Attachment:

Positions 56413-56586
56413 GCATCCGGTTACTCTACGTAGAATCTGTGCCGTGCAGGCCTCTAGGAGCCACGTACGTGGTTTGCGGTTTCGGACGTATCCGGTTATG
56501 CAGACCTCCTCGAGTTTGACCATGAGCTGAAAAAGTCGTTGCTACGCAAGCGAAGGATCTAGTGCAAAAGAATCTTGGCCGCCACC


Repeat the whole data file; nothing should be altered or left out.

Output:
Positions 56413-56586
56413 GCATCCGGTTACTCTACGTAGAATCTGTGCCGTGCAGGCCTCTAGGAGCCACGTACGTGGTTTGCGGTTTCGGACGTATCCGGTTATG
56501 CAGACCTCCTCGAGTTTGACCATGAGCTGAAAAAGTCGTTGCTACGCAAGCGAAGGATCTAGTGCAAAAGAATCTTGGCCGCCACC